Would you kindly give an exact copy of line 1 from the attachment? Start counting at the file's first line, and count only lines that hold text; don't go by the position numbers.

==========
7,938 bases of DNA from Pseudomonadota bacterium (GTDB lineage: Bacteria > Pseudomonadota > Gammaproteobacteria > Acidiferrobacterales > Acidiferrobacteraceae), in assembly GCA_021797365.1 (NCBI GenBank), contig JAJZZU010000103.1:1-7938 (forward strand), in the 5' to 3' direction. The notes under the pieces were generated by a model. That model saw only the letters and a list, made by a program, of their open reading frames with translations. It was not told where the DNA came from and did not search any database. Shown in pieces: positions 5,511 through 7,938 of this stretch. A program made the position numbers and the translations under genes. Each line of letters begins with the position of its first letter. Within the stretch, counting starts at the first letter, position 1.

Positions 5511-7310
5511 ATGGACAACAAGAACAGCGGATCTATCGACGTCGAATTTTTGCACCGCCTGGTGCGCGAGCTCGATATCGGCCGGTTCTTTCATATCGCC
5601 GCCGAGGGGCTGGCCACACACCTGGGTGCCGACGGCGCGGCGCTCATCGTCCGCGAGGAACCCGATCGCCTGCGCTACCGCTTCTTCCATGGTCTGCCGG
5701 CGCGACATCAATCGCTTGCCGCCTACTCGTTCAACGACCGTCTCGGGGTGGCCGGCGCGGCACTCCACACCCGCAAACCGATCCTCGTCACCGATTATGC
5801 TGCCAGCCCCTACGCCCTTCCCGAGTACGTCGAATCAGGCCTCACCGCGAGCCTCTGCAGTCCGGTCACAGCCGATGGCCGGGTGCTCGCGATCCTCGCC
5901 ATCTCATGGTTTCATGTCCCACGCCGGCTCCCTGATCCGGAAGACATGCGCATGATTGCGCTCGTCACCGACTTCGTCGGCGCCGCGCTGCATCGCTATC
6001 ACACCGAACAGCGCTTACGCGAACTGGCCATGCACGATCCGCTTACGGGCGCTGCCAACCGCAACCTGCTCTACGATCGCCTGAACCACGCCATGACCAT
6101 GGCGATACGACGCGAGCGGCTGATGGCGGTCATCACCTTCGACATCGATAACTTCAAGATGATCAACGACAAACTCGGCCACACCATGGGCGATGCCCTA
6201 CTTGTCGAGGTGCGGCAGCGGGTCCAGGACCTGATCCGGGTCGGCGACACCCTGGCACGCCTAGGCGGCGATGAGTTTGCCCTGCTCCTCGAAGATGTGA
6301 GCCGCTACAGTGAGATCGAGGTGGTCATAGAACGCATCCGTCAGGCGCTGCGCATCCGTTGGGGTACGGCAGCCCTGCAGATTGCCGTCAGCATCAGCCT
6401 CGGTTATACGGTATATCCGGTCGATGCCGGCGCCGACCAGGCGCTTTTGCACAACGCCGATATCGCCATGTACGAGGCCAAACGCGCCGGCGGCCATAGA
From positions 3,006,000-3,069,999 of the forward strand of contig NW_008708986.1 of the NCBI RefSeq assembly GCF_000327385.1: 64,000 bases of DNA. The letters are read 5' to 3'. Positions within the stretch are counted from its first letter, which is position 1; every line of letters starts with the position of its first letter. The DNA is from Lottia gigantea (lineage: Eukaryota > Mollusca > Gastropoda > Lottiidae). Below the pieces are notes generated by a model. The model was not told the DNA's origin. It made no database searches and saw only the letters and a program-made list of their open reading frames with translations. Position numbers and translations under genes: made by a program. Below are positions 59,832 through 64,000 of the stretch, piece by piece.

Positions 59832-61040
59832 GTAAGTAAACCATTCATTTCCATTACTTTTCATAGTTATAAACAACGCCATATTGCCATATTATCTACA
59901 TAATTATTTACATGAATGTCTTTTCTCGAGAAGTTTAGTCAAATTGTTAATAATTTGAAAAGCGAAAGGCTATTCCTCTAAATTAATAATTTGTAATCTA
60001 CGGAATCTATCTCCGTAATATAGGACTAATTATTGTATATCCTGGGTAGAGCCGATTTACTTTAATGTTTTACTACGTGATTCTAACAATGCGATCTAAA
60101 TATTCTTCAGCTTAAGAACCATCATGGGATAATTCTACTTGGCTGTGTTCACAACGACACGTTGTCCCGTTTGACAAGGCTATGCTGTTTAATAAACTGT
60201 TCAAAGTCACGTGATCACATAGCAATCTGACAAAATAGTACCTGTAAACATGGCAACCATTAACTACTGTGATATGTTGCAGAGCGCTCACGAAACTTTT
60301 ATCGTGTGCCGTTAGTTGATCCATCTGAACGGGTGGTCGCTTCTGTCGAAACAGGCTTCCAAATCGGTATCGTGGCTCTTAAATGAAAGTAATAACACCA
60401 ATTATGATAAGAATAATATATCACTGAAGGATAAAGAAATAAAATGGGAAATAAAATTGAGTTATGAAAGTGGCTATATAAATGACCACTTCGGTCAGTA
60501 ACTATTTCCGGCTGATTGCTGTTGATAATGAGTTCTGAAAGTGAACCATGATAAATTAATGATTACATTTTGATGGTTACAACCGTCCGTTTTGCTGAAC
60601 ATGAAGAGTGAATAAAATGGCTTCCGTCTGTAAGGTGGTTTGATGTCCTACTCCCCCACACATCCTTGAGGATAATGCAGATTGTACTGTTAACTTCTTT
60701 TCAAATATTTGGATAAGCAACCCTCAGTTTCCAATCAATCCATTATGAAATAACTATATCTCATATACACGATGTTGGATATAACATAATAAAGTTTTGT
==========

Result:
7,938 bases of DNA from Pseudomonadota bacterium (GTDB lineage: Bacteria > Pseudomonadota > Gammaproteobacteria > Acidiferrobacterales > Acidiferrobacteraceae), in assembly GCA_021797365.1 (NCBI GenBank), contig JAJZZU010000103.1:1-7938 (forward strand), in the 5' to 3' direction. The notes under the pieces were generated by a model. That model saw only the letters and a list, made by a program, of their open reading frames with translations. It was not told where the DNA came from and did not search any database. Shown in pieces: positions 5,511 through 7,938 of this stretch. A program made the position numbers and the translations under genes. Each line of letters begins with the position of its first letter. Within the stretch, counting starts at the first letter, position 1.